Another obstacle for selling to Western markets is that foreign customers are not familiar with many Russian food items and even the names of these products are usually hard to spell, such as pryanik or ryazhenka. This is because, for many decades, the Russian market has been isolated from the West culturally and politically and as a result people in the West are unfamiliar with the national food of Russia. Bulatov says that promoting Russian foods at exhibitions and trade fairs could help get the foods more widely recognised. However, he says the manufacturers also need to pay attention to their advertising materials. Brochures, booklets, media kits, and so on, need to be produced in different languages with clear explanations for each of the countries they are targeted at.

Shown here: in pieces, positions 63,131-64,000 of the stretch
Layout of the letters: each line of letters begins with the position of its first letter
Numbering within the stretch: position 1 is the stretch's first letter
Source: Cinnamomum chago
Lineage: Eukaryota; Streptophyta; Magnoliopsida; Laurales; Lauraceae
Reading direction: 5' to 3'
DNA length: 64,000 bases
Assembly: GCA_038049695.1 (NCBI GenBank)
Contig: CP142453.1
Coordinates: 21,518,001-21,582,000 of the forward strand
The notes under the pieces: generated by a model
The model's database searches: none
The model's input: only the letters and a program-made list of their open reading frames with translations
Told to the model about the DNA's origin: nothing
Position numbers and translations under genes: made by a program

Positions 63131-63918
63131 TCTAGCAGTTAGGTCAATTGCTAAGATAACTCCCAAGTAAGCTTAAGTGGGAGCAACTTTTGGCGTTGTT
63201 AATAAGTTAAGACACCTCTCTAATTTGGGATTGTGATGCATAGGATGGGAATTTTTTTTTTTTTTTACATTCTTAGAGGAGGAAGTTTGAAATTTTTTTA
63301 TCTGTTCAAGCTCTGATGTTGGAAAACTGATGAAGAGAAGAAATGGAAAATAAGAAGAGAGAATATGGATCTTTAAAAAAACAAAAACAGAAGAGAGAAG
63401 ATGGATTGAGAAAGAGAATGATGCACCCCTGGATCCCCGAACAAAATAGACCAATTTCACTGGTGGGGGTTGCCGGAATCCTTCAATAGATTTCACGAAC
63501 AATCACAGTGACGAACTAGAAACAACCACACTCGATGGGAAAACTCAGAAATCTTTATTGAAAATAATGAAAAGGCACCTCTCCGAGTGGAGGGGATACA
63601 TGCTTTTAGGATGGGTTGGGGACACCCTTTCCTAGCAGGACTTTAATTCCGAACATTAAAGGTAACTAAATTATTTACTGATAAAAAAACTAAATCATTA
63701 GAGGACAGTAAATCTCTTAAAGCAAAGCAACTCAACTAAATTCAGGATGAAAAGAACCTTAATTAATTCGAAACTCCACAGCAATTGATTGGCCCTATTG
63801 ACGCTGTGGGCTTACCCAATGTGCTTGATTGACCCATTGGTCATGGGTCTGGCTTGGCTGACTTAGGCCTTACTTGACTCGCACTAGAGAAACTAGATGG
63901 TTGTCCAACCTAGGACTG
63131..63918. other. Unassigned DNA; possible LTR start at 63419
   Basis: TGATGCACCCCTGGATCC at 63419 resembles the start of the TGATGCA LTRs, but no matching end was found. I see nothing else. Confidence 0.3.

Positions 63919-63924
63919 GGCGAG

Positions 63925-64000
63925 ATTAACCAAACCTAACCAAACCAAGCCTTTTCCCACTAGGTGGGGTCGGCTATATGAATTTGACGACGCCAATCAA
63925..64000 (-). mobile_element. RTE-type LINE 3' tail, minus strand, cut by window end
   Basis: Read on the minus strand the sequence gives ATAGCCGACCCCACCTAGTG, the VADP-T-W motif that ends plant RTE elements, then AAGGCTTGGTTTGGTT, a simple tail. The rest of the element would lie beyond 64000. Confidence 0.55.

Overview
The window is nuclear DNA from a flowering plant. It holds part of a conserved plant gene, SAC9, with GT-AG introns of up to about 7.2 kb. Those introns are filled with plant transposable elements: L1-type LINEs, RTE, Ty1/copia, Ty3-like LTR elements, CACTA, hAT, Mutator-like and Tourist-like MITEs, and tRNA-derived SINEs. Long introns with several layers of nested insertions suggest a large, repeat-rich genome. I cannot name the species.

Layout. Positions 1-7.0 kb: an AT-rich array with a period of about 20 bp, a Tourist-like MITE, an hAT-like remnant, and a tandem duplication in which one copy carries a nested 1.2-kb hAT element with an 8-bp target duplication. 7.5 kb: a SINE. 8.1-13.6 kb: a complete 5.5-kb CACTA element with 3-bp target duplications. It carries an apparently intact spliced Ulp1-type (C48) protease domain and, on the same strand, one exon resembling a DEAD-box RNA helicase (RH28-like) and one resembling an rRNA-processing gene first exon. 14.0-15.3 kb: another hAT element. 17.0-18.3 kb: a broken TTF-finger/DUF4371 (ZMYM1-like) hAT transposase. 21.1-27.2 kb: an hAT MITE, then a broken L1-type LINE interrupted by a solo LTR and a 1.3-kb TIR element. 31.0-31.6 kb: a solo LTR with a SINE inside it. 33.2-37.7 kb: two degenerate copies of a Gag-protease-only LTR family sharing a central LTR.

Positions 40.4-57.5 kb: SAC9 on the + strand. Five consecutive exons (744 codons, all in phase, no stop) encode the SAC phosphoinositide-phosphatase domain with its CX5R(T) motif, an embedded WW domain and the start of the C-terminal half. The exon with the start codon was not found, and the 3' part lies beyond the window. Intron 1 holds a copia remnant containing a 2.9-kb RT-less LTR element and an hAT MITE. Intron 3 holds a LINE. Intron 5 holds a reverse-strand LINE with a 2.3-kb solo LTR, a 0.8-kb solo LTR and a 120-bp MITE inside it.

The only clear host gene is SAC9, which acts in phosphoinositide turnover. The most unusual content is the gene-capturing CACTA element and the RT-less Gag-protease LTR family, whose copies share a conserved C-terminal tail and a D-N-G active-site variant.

Another fundamental obstacle that both the exporters and the experts point out is the insufficient level of support from the state. “A list of various fields of manufacturing that are eligible for state subsidies has recently been published, but the food industry, unfortunately, was not mentioned there,” says Dmitry Bulatov.

Other measures that would help the underdeveloped food industry expand include business privilege taxation, promotional bank loans and other forms of support.

The role of the national agricultural sector is vital in terms of Russia’s export potential, states Dmitry Bobkov, press attache of the Ministry of Agriculture. “We are about to reach the estimated targets of wheat, potatoes, sugar and sunflower oil production,” he explains. “The targets for poultry production are about to be reached this year too, whereas meat production will take another three to five years to reach its target.

As agricultural production expands, exporting it will be a priority, according to the experts. But for now most of the food produced in Russia remains the domain of its domestic citizens and those living in Russia and the former Soviet republics.